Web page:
This article appears in the Summer 2012 issue of Aspen Sojourner
United Nations Invites AIMF to Establish a North American Hub for the Mountain Partnership—Fundraising Campaign Launched
AIMF is pleased to announce that it has received a formal invitation from the Food and Agriculture Organization (FAO) of the United Nations to establish in Aspen a North American Hub for the Mountain Partnership. (Click here to view the letter from the UN.) The Mountain Partnership is a voluntary alliance of almost 200 international members, including 50 countries, committed to working together with the common goal of improving the lives of mountain people and protecting mountain environments around the world.
The Mountain Partnership Secretariat is the organizational entity that supports and serves its members. The Secretariat’s current structure consists of a central Hub in Rome and decentralized Hubs in Latin America, Asia/Pacific, Central Asia, and Europe. North America has been without a hub for several years.
“AIMF is honored by the UN’s invitation to establish the North American Hub for the Mountain Partnership in Aspen,” said AIMF President Karinjo DeVore. “Establishing a Mountain Partnership Hub is an exciting opportunity for Aspen, the Roaring Fork Valley, the State of Colorado, and for all North American mountain communities.”
The Hub will manage the exchange of vital information, help create working partnerships among mountain communities, and provide an urgently needed voice for North American mountains.
To launch the Hub on solid footing this year will require about $150,000. AIMF has launched a fundraising campaign to raise this initial amount and to establish a Mountain Preservation Fund to fund the hub’s efforts to preserve North America’s mountain environments into the future.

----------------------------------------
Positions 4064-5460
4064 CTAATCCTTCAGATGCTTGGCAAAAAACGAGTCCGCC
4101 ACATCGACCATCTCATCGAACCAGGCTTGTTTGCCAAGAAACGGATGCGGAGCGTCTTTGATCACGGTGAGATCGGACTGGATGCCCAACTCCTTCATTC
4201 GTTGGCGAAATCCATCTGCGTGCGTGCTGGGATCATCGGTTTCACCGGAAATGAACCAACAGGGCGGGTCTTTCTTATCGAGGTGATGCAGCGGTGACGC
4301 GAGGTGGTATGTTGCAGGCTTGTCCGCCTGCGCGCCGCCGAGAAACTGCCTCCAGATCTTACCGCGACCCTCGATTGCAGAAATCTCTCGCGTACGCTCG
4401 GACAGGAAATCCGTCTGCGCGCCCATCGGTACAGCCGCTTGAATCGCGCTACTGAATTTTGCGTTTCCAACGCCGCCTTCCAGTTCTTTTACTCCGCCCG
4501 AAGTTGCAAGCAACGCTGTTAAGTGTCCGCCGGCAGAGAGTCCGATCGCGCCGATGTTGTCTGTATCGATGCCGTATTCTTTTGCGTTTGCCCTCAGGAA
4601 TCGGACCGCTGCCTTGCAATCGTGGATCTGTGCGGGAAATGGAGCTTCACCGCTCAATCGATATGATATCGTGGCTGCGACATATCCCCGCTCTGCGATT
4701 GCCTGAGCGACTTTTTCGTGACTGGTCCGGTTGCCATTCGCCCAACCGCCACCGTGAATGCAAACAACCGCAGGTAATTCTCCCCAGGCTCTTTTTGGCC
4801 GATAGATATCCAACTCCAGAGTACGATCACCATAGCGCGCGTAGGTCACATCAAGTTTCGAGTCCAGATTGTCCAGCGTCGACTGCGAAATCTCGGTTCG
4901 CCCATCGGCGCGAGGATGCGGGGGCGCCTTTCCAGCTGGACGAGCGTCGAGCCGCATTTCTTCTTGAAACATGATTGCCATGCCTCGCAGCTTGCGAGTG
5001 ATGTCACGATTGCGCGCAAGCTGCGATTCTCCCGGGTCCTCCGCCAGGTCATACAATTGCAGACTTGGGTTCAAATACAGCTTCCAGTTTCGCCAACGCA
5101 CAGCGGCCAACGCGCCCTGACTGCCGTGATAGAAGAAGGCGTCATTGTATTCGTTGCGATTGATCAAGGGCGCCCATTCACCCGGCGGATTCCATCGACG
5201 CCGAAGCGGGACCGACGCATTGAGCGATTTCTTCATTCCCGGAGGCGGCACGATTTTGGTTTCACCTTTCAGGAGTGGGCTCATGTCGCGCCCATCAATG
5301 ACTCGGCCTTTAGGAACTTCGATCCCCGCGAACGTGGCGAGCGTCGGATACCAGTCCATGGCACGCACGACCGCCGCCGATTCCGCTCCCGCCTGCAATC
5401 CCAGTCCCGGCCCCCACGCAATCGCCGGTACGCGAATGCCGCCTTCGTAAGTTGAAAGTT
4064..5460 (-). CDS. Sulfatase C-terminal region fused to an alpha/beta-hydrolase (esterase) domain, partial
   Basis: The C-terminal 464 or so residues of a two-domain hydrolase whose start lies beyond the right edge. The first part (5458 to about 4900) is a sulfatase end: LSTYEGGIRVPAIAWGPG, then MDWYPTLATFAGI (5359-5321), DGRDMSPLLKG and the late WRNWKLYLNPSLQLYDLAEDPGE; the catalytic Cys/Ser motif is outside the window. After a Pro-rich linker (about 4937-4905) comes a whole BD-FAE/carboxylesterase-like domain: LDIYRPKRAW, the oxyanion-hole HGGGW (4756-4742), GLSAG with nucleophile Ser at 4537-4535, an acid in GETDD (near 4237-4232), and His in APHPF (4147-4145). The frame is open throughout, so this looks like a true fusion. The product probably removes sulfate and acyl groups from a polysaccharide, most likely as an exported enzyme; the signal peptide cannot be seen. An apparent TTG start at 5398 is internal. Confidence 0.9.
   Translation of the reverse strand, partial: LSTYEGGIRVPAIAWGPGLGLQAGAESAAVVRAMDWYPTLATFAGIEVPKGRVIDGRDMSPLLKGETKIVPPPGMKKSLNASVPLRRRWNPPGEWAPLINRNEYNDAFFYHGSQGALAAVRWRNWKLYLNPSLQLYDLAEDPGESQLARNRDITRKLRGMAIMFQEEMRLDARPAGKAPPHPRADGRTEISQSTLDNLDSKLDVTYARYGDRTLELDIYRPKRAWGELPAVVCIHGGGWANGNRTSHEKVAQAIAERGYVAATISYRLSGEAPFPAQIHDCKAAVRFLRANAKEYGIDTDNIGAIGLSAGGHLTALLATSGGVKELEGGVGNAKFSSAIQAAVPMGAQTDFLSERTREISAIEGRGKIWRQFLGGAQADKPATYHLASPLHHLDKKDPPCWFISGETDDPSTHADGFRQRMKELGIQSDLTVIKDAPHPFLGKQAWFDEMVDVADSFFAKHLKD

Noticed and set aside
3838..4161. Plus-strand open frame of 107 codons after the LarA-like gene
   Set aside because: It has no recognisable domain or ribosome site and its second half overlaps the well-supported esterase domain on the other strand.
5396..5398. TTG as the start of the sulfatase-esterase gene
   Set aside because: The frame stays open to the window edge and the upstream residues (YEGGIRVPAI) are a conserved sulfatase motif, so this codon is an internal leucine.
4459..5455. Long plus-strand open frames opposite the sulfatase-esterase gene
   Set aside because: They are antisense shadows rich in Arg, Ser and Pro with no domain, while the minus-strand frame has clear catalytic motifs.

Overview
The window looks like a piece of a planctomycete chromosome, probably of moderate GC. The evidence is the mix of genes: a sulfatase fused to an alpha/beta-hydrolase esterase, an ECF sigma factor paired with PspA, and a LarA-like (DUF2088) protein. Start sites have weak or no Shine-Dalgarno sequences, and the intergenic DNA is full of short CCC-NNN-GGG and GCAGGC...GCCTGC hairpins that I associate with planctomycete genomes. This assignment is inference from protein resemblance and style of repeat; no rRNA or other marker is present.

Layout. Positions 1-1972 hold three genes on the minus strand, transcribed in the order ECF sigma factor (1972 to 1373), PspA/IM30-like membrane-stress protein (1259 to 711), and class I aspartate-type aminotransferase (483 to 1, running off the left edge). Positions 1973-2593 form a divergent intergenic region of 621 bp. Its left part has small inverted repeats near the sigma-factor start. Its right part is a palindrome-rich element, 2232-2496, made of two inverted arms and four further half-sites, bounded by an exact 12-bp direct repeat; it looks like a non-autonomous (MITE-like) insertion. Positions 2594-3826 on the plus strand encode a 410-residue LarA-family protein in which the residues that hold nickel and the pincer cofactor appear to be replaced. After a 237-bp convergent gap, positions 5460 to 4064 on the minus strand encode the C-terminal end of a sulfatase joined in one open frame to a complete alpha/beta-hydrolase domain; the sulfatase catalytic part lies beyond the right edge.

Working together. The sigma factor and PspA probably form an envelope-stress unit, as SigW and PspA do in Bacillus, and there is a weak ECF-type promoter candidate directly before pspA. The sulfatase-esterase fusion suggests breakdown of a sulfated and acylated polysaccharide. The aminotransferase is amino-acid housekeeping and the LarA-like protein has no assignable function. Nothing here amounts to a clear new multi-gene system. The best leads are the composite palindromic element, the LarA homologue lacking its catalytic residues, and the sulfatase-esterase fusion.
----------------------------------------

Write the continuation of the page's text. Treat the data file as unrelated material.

You can support AIMF’s efforts to establish a North American Mountain Partnership by going to our Donate page.
AIMF Collaborates with the Telluride Institute to Give North American Mountains a Voice
AIMF and the Telluride Institute have just completed a major report on sustainable development in North American mountains for inclusion in the materials being developed for the upcoming United Nations Conference on Sustainable Development, a.k.a. Rio+20.
This year marks the 20th anniversary of the World Summit on Sustainable Development, which was hosted by the United Nations in June 1992 in Rio de Janeiro. That Summit put mountains on the global environment and development map by introducing a specific chapter (Chapter 13) on mountains as fragile ecosystems in Agenda 21—a comprehensive blueprint of actions to be taken globally, nationally, and locally by UN organizations, governments, and major groups in every area where humans directly affect the environment.
This June, when the United Nations hosts Rio+20, the main objective will be to secure renewed global commitment for sustainable development; assess the progress and gaps in the implementation of the sustainable development agenda; and address new and emerging challenges. Preparations for the Rio+20 Earth Summit have been underway for many months. Countries, non-governmental organizations, and public and private entities have been preparing materials on all aspects of sustainable development, which will help inform and guide important policy decisions worldwide over the next decades. But unlike other regions around the world, North America’s mountains had not mobilized to provide input.
When AIMF and the Telluride Institute learned in late October 2011 that North American mountains would have no voice at Rio+20, they decided to quickly pull together a report that could serve as a placeholder for North America and provide it to the UN by early January. On January 9, 2012, they submitted their report—"Sustainable Mountain Development: North American Report"— to United Nations’ officials who are organizing materials for the Summit.
The report begins with a brief description of eight major North American mountain ranges, followed by discussions on 11 themes: water, glaciers, mineral, biodiversity, climate change, encroachment/wildland-urban interface, conservation/protected areas, recreation/ecotourism, mountain events, mineral extraction, and poverty/wealth discrepancies. Finally, the report highlights institutional/organizational initiatives on sustainable mountain development that are taking place within North America.
AIMF and the Telluride Institute continue to explore ways in which they can further collaborate and advance the goals of the Mountain Partnership.
For more information, contact Rebecca Wallace